Tips for assembling customer journey maps

Draw a simple, graphic map or timeline that itemizes each touchpoint along your customers’ experience—basically any time a customer comes in contact with your brand. Once you’re in the customer mindset, you can map out your touchpoints, which will likely include:

  • Social media reviews
  • Your website
  • Advertisements
  • Lead nurturing email campaigns
  • Your customer service staff
  • Follow-up customer feedback surveys

When analyzing the stages along a customer journey map, note the following: Actions—ask yourself what the customer is doing at each one of the stages. Motivation—what factors will encourage your customers (or discourage them) to advance to the next stage of your sales   funnel? Where do customers get hung up?  If you can’t identify the friction, it’s impossible to remove it. What emotions do they feel in each one of the stages?

If your product is complex, could you improve the customer experience by proactively addressing questions your customers will have as they move through the stages? If you’re  unsure of the steps your customers take along their journey, ask them. Create customer feedback surveys to better understand their experiences with your brand.

Keep in mind that every customer’s journey will be slightly different, and some customers may skip stages altogether; this is why it’s important to create as many scenarios asyou can and talk to your customers to learn about the journey they take when interacting with your brand.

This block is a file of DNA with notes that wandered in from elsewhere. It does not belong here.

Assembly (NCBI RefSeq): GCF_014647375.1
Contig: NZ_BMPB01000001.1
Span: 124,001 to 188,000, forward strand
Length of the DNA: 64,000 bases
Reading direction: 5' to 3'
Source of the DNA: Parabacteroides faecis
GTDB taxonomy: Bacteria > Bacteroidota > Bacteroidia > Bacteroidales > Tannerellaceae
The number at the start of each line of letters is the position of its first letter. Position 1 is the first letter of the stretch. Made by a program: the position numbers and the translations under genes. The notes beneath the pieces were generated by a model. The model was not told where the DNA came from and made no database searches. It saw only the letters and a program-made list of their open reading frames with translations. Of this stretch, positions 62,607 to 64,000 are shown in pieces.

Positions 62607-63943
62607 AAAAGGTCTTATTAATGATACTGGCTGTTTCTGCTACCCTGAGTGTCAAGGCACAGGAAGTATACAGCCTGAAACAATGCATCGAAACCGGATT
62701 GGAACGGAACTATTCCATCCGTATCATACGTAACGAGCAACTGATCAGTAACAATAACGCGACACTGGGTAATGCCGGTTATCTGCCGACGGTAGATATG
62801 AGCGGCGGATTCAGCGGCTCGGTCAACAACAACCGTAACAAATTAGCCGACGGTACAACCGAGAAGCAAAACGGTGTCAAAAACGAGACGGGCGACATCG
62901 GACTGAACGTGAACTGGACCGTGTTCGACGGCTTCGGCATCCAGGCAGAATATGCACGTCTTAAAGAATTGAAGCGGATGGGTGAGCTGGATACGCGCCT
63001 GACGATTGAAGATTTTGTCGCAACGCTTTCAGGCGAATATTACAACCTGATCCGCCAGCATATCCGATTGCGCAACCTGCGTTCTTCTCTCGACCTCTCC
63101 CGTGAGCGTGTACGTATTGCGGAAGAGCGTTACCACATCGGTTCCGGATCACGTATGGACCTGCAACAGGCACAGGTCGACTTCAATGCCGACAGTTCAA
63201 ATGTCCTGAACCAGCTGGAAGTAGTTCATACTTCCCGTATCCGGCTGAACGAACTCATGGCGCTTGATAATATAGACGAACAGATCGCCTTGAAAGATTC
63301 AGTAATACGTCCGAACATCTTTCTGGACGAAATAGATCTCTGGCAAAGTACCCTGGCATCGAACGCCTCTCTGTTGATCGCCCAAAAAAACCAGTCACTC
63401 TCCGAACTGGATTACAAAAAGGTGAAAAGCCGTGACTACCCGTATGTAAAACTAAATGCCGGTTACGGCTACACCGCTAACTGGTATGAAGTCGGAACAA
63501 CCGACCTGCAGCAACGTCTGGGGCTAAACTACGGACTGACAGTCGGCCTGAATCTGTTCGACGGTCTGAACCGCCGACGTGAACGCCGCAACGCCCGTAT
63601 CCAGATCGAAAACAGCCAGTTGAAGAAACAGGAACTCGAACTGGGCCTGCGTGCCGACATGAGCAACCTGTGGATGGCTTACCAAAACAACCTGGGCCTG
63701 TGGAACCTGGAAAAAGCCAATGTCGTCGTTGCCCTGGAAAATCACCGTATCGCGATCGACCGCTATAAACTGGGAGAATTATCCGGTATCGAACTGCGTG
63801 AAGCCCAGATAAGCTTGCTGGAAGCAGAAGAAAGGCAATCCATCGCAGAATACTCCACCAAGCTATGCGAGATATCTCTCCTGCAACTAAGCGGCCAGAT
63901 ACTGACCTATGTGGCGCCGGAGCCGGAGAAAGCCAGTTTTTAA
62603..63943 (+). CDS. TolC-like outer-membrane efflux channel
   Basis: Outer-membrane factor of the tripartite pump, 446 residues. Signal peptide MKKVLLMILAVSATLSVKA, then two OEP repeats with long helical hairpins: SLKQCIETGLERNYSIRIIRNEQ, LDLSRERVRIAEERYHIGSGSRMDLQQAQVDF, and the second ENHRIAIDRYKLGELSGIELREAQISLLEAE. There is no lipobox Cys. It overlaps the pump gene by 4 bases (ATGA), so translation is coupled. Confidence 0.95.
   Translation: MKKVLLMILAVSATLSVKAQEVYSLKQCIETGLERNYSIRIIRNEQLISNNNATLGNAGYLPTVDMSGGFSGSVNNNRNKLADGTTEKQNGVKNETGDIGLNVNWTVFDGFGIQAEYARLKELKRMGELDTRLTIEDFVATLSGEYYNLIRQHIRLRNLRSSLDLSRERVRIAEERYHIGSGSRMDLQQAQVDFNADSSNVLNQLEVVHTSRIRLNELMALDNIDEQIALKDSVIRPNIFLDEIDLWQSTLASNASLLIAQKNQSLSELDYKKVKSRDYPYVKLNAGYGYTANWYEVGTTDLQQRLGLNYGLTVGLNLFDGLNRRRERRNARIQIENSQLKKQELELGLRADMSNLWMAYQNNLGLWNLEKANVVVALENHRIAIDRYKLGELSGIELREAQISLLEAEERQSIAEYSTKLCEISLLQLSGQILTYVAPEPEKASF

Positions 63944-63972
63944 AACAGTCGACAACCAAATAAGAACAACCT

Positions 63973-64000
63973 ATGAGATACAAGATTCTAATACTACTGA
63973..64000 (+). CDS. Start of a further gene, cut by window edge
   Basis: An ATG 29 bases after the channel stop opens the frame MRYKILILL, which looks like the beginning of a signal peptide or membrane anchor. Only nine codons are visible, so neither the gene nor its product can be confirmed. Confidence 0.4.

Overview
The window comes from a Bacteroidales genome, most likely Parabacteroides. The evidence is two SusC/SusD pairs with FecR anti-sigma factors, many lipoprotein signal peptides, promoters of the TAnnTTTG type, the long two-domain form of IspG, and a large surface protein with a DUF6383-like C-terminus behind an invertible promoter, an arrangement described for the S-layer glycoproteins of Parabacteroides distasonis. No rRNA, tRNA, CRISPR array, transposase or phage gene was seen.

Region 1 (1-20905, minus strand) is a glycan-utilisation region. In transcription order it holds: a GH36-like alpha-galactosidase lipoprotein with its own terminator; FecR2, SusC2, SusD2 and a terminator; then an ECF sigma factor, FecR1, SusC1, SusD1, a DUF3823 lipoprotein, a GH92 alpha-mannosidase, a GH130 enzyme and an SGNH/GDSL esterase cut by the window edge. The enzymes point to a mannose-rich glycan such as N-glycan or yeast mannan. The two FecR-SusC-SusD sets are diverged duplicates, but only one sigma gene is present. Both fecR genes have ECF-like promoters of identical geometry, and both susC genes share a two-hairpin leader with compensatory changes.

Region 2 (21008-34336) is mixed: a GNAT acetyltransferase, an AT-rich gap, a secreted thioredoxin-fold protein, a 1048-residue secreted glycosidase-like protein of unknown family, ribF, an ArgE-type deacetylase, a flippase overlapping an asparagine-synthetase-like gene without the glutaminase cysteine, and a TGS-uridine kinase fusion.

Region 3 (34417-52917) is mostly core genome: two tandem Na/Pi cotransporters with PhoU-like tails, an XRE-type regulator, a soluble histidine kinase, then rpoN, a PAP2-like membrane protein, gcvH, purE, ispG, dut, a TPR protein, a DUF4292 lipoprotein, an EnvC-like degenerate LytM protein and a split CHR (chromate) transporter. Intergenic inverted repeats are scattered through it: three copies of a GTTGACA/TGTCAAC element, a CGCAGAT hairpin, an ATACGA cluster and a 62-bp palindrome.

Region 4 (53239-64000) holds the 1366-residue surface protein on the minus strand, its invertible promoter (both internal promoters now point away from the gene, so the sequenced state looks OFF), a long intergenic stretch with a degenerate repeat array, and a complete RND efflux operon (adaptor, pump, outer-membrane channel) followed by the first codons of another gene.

Monitor your social media pages, looking for customer mentions

To avoid the negative consequences of failing to respond to customer concerns or complaints, make a point of spending time on your social accounts. Closely monitor your Facebook, Twitter, and LinkedIn pages for any mentions of your brand or product. Track customer ratings and reviews in places like Yelp, e-commerce sites, blogs, and forums related to your industry. To maintain a great customer experience, you need to know – good or bad—how your customers are feeling.

Owning the customer experience takes effort, but the rewards are many

Being a customer centric organization is essential to understanding your target audience and optimizing customer value. Always put yourself in the shoes of the customer and strive to minimize customer effort while maximizing customer value. 

Connecting with the customer experience. Finance of America Reverse (FAR)

At ParkerWhite, we want “customer-centric” to get inside the minds of baby boomers who were considering the benefits of a reverse mortgage to secure a more fulfilling retirement. Our customer journey campaign touchpoints included data-driven messaging, UX and visual design, custom photography, print collateral, email nurture campaign, video production and social media strategy. Take a look.

Let’s talk about how we can map out and optimize your customers journey!

How Marketers Can Better Drive and Own the Customer Experience